BTW I heard from a former ford employee about how the F100 got killed because the F series had to have the biggest tow rating. Egos had more to do with the tow rating than actual capability.

We both had different experiences with different cars from Asian manufactures. We are all on here to pool info to help each other make informed decisions. Hopefully when we have these discussions we discover the answer to help the OP chose the correct answer for their personal situation.

Sorry, I wandered off topic and got lost. What were we talking about? . You are probably right that the brakes are just fine for what the OP wants to do. And newer models are getting even better (and more worried about liability) so probably even more likely to be just fine.

Jason
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Old 07-10-2013, 09:14 AM   #38
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I have a good friend who's very happy towing his 1000-lbs + rafting trailer with a TDI sportswagen. He reports mid-20s fuel mileage. The latest VWs aren't as low-slung as the factory-slammed models from the early 2000s, but they're no SUVs, either. You must select a manual transmission-- the DSG automatic has a 1000 lbs listed towing capacity.
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Old 07-10-2013, 09:56 AM   #39
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I have a good friend who's very happy towing his 1000-lbs + rafting trailer with a TDI sportswagen. He reports mid-20s fuel mileage. The latest VWs aren't as low-slung as the factory-slammed models from the early 2000s, but they're no SUVs, either. You must select a manual transmission-- the DSG automatic has a 1000 lbs listed towing capacity.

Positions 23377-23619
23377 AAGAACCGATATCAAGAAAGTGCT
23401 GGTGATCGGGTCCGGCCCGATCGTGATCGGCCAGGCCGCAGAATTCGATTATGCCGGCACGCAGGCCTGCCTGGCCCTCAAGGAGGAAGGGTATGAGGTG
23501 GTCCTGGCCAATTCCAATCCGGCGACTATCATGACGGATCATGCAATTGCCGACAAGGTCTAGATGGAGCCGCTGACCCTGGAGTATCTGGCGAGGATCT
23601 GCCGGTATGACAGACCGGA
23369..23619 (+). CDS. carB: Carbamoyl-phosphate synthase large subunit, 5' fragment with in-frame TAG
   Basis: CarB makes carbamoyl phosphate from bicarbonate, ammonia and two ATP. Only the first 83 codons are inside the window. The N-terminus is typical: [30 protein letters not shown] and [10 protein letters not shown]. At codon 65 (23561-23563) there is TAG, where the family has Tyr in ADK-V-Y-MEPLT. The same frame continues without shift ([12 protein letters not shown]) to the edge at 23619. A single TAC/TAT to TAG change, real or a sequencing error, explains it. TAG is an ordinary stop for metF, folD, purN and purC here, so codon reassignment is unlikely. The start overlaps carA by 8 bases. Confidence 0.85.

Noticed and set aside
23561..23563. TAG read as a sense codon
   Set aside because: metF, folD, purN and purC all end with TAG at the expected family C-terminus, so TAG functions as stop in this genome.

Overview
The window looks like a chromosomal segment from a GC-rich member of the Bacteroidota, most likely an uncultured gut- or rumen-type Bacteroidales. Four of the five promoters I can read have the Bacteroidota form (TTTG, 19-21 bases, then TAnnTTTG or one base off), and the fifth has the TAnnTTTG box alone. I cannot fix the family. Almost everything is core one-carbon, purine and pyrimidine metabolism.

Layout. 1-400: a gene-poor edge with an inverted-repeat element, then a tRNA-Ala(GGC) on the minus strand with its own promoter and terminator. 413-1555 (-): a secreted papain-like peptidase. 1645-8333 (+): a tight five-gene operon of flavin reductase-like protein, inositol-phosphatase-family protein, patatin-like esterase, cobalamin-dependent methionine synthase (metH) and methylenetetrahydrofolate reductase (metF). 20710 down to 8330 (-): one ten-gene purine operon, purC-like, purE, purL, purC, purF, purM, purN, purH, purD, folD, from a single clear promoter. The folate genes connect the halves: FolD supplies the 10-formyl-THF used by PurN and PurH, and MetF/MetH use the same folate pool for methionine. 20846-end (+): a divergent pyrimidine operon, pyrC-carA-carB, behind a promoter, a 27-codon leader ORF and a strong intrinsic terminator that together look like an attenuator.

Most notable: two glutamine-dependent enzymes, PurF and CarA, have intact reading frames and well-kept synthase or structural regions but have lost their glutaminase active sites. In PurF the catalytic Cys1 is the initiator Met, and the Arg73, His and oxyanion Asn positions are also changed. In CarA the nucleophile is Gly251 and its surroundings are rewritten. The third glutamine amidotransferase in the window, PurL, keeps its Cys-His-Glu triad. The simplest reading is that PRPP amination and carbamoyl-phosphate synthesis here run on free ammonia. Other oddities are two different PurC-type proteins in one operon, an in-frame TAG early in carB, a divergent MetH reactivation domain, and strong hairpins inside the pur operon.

And most of the GTI owners complained they weren't low enough (compared to the Euro version)

The 1000lb limit is not just DSG - VW does not recommend towing with its cars, only it's SUVs.

I can say though, with the proper hitch, that they tow far more than 1000lb easily.

Jason
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Old 07-10-2013, 10:51 AM   #40
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Angela,

Since you're from NS I suggest you go the Baddeck Vintage Fiberglass Rally, July 19-21. The last one I attended had about 20 Bolers among other small trailers. On Saturday they have an open house and you can talk to actual owners.

To me a Boler can be towed by just about anything if you are conscious of how to load your Boler.

The people at the rally were, like most of these events, very friendly.
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Old 07-10-2013, 11:26 AM   #41
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And most of the GTI owners complained they weren't low enough (compared to the Euro version)

The 1000lb limit is not just DSG - VW does not recommend towing with its cars, only it's SUVs.

I can say though, with the proper hitch, that they tow far more than 1000lb easily.

Jason
As you will soon see, any mention of exceeding mfgs. tow ratings (did I say CanAm?) with over engineered hitches, only opens the gate to significant liability and warrantee issues. Such suggestions, unless one is a authorized representative of that manufacturer, are usually best kept to ones self hereabouts.

And now..... back to the original topic(s)
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Old 07-10-2013, 11:43 AM   #42
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I can say though, with the proper hitch, that they tow far more than 1000lb easily.

Jason
I tend to agree. With the proper attention to hitching and set up they can be safer than some of the basic corporate offerings.